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JPMorgan Hackers Plead Guilty

Two Israeli citizens, arrested in Israel in July 2015 and extradited to the US this week pleaded guilty Thursday to orchestrating a computer hacking and fraud scheme that included, but was not limited to, the theft of personal information on 83 million customers from

Two Israeli citizens, arrested in Israel in July 2015 and extradited to the US this week pleaded guilty Thursday to orchestrating a computer hacking and fraud scheme that included, but was not limited to, the theft of personal information on 83 million customers from JPMorgan.

Gary Shalon and Ziv Orenstein entered their pleas in Manhattan federal court. A third defendant, Joshua Aaron, was not present.

Prosecutors said that the current whereabouts of Aaron is unknown, although the Wall Street Journal has suggested, “Mr. Aaron, a U.S. citizen, has since been arrested in Russia and is expected to be brought to the U.S., according to people familiar with the matter.” WSJ is one of 12 companies allegedly targeted by the defendants.

The best known of the attacks was against JPMorgan, which announced in October 2014 that it had been breached with the loss of personal information on 76 million household customers and seven million businesses. In all, more than 100 million people’s personal information was stolen by the gang allegedly led by the defendants. At the time, JPMorgan thought there may have been Russian government involvement.

This data was used to further other illegal practices, including pump & dump emails scams, online casinos and the operation of an unlicensed money laundering bitcoin exchange. The charges brought in New York carry possible prison sentences of between two and 20 years each.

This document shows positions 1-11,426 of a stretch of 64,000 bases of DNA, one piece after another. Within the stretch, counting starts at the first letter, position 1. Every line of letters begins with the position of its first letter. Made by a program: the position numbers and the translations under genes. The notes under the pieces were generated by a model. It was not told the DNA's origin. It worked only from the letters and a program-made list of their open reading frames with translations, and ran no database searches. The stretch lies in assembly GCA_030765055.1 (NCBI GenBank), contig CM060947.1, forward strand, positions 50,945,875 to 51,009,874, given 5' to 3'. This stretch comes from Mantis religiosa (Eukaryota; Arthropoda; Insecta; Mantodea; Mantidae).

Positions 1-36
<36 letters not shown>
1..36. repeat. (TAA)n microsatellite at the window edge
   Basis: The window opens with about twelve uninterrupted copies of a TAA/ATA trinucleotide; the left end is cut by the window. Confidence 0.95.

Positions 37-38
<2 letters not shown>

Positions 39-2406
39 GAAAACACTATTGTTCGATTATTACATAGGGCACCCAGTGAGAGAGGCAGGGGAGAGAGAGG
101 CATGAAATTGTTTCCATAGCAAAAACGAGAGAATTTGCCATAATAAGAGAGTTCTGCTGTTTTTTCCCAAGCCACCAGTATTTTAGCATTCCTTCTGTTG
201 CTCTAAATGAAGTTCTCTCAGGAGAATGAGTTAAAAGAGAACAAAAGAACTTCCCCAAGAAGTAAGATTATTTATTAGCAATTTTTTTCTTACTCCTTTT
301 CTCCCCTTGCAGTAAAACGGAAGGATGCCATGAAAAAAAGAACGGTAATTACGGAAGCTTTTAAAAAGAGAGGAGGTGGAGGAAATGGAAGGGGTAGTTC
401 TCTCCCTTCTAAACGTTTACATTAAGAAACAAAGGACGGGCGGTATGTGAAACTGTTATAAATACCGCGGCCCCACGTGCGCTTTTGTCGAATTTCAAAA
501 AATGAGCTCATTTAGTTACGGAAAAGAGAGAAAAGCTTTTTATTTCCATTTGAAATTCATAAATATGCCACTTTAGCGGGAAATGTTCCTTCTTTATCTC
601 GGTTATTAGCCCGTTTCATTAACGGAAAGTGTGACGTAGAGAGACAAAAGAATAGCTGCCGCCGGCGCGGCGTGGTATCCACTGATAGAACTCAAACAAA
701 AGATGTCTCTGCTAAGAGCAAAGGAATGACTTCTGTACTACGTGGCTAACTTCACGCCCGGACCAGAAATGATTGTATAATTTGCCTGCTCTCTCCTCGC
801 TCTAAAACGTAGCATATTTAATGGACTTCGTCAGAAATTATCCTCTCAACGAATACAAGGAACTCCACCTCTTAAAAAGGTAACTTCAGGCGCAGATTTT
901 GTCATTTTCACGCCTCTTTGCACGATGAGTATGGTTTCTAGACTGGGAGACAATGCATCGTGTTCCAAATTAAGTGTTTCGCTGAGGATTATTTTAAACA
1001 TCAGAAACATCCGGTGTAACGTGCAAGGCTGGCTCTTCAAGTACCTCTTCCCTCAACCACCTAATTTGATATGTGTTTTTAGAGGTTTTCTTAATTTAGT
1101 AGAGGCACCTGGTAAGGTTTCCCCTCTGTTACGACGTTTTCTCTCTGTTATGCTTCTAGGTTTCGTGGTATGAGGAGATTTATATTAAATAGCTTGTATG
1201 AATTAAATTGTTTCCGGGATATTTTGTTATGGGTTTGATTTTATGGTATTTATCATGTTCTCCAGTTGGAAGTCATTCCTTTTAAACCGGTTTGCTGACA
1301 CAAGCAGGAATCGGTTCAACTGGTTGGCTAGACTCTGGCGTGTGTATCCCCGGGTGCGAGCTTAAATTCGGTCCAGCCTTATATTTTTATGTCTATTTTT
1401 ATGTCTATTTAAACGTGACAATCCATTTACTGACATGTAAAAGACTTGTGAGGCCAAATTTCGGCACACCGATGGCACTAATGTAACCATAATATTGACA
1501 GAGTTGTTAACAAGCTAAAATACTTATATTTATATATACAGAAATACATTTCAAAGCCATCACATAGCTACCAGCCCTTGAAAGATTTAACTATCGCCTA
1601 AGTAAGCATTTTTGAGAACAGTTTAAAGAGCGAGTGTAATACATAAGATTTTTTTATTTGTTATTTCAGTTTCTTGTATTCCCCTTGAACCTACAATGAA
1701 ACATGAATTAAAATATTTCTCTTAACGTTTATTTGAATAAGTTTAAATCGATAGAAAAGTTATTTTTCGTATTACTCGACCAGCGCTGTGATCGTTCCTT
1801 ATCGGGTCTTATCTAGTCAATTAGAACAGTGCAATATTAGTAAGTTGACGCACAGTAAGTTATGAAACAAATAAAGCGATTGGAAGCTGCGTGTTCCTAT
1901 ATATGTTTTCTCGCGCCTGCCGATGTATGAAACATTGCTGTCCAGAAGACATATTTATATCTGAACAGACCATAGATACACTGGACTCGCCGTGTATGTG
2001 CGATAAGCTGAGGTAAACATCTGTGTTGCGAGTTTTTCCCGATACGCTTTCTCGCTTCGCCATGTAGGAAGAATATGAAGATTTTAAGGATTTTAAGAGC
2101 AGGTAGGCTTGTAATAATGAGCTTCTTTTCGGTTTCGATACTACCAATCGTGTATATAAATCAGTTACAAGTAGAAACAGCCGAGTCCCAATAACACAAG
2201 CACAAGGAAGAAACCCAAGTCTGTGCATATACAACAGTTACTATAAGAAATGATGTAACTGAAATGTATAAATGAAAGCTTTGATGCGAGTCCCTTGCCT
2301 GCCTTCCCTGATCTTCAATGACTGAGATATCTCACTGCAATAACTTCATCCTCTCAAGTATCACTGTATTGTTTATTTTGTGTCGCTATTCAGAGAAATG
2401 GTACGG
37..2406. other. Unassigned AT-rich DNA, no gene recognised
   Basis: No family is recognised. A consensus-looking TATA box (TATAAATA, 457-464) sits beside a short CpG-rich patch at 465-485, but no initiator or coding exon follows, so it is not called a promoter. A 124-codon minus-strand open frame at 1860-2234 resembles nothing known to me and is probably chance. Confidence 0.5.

A separate but related indictment unveiled in Atlanta against Shalon, and Aaron claims that the brokerages E*Trade and Scottrade were also targeted; and that the information of 10 million customers was compromised.

At the time of the arrests in Israel, Anthony Murgio and Yuri Lebedev were arrested and charged in New York for operating the Coin.mx bitcoin exchange, and using it to launder bitcoin proceeds from ransomware. The FBI released a statement that said, “In doing so, Murgio, and his co-conspirators knowingly enabled the criminals responsible for those attacks to receive the proceeds of their crimes, yet, in violation of federal anti-money laundering laws, Murgio never filed any suspicious activity reports regarding any of the transactions.”

Although these are separate indictments, it is generally considered that they are related. Murgio and Aaron were apparently friends at Florida State university. Both made frequent trips to Russia, and it has been suggested that there was involvement with the Russian underground. It may have been this Russian connection that led JPMorgan to initially link its breach with the Russian government.

*Updated

Written By

Kevin Townsend is a Senior Contributor at SecurityWeek. He has been writing about high tech issues since before the birth of Microsoft. For the last 15 years he has specialized in information security; and has had many thousands of articles published in dozens of different magazines – from The Times and the Financial Times to current and long-gone computer magazines.

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